Tag Archives: encode

A Revisit to Passwords

I was reading a blog post by a woman who had to choose a new password for her blog because they old one had been hacked.  She had also had her debit card hacked.

This is the life we live in. If computers are going to make our lives easier and faster, it will also be true that some people will do harm through them.

I gave a post on creating passwords some time ago.  Since then I have learned a couple of things that will help keep your computer files and money saf-er.  No computer is entirely safe from hacking.  Even if you don’t have it hooked up to the Internet, someone could break into your house, steal the computer, and hack it later.  But passwords are great IF they are selected with some care.  For example:

These are people who have scammed people for a long time, but now can do it, mostly, from their home through computers. Most computers are fairly easy to be hacked, but you can deter them by using a password 12-20 characters long where you use at least 1 letter lower-cased, 1 letter upper-cased, 1 number, and 1 acceptable special character. Now, don’t make it your phone number or something like that. Ideally, it should have letters and characters on both sides of the keyboard and be a pretty random assortment of characters. Never reuse a password. And, when you do the secret questions, don’t use real answers, use ones that you will remember because they are ridiculous. “Where were you born?” Answer: elevator.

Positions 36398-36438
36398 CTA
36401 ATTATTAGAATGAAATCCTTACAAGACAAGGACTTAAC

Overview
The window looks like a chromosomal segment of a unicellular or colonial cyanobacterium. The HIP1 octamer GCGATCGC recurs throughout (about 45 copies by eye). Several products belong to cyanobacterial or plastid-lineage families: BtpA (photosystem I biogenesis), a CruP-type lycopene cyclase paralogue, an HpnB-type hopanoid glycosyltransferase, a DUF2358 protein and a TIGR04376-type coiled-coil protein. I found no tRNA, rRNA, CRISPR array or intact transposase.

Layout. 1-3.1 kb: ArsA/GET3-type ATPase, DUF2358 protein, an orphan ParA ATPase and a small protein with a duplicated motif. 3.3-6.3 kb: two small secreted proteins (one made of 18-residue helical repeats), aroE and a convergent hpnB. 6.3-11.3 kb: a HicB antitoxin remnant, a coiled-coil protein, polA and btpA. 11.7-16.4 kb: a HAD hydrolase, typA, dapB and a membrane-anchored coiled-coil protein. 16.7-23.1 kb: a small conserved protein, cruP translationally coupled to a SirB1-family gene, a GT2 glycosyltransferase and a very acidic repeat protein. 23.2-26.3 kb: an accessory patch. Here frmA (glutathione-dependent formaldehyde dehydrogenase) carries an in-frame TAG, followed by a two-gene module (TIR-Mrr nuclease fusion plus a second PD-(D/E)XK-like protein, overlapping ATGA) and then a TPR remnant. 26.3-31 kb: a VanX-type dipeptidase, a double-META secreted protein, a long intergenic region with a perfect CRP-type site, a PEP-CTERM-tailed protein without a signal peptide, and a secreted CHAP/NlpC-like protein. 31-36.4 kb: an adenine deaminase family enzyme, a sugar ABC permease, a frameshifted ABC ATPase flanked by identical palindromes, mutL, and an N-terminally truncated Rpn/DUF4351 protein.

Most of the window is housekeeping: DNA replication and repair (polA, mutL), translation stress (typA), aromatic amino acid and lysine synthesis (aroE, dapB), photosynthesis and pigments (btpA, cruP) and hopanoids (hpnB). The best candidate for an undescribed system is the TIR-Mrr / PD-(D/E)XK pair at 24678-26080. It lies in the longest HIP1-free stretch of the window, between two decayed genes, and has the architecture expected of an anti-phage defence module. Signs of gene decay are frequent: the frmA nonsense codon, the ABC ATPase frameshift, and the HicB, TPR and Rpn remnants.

This is a very simple and fairly uncomplicated explanation of how to choose passwords.  If you have to write them down, fine, do it on a pencil/pen notebook and leave that notebook at home.  I have approximately 37 passwords and all of them follow the rules from above.  And you need to do the same for every password.  You never know what a person could learn if they hacked your “game” password.  Norton has a great program that “remembers” your passwords and encrypts them, putting them into the site when requested.  You can also view your passwords here to see what they are if you need to manually enter one.  Not foolproof, just good.  I am told that most hackers will not usually mess with your account if the password is up to speed.  Ideally, you should change them every 30 days.  The big reason for this is that if someone is working on getting into your account and is using password crackers, it is hopeful it will take them long enough to get your password that you have changed it.

The world is a rough place.  Why make it harder on yourself by having to deal with hackers and scams?

Namaste,

Scott

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Philosophy is all about being curious, asking basic questions. And it can be fun!

North Noir

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